Nothing kills a purchase quicker than poor-quality photos.
Customers have reiterated this in studies, with one recent piece of research finding that “90% of online buyers say that photo quality is the most important factor in an online sale”.
And conversely, high-quality photographs of products are often the difference between a sale and an early customer exit.
That’s because high-quality product photos give customers an accurate, transparent look before they buy.
And customers who look before they buy are much less likely to return the product.
Over one-fifth of returns occur because customers say that the product looks different in person than what they saw online.
Interestingly, 78% of customers said they wanted photographs that “bring products to life”.
So, how can you improve your DIY product photography?
Here are some helpful tips to get you started.
11 ways to improve your DIY product photography
1. Choose the right background
Legendary Italian artist Leonardo da Vinci once stated, “Simplicity is the ultimate sophistication.”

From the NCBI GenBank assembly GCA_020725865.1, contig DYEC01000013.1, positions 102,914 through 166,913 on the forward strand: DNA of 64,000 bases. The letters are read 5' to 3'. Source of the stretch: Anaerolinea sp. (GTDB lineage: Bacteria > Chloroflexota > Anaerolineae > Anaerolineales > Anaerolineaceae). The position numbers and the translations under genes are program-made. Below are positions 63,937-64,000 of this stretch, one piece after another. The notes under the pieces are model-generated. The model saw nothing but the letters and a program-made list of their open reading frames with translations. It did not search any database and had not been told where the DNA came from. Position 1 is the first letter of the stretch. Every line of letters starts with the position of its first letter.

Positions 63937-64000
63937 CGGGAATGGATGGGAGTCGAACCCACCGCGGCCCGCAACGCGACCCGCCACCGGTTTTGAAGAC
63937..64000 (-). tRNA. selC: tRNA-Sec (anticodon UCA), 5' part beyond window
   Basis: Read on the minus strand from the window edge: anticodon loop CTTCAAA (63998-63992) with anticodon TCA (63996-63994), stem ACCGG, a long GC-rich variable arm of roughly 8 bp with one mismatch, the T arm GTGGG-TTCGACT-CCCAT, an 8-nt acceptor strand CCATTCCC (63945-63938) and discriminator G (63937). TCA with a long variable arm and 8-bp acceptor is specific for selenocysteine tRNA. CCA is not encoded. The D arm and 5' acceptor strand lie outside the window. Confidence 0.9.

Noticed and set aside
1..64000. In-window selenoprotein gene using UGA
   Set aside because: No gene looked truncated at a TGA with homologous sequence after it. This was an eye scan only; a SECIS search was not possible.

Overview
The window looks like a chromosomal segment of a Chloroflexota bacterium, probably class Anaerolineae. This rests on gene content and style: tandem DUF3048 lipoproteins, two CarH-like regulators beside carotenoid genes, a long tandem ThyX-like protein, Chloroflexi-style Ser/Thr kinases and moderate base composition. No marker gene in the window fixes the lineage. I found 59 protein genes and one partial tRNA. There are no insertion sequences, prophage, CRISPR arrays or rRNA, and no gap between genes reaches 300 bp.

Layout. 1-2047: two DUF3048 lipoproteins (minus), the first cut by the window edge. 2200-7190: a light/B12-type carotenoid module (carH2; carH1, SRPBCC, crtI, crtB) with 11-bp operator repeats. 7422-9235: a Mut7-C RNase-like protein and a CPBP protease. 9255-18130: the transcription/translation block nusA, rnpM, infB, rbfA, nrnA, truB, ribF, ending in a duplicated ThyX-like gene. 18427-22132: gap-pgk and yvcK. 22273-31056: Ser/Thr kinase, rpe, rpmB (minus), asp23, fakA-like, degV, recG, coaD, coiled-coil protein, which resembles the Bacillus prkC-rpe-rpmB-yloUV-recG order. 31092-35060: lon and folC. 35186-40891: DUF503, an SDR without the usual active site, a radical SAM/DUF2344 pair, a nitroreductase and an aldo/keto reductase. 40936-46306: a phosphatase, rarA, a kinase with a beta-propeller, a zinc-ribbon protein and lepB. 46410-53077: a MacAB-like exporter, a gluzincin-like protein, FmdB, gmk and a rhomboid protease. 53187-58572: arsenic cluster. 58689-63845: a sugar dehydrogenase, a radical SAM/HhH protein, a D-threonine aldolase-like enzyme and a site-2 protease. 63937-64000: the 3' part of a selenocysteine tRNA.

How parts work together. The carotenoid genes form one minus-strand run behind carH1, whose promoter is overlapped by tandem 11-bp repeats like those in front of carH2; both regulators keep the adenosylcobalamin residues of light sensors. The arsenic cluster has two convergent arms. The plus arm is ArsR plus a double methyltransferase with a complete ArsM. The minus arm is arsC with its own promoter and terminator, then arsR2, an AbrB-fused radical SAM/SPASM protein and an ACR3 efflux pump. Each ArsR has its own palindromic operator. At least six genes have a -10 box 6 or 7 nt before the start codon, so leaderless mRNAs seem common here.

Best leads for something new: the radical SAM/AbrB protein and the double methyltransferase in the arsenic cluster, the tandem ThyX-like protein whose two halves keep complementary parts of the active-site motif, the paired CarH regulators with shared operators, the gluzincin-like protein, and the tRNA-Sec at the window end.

And while he may not have been speaking about product photography backgrounds for ecommerce websites, his mantra rings true even today.
Almost all big retailers – like Amazon, Currys, Tesco and Walmart – know that the secret recipe to good product photography is simplicity.
That is, a clean – usually white – and uncluttered background to allow your product to be the stand-out hero of the shot.
So, how can you create a striking white background on a budget?
Say hello to the inexpensive paper sweep, available for as little as £12.99 on Amazon.
Photography lighting tents are also relatively cheap – around ten pounds – and are a great accessory to help you get the right photos.
2. Stage the product and provide product support.
After mastering your background, often, your products need a little support to catch a customer’s eye.
And that support can take many forms.
From tables and mannequins to hangers and ornaments, feel free to support your products in ways that’ll enhance their visual appeal.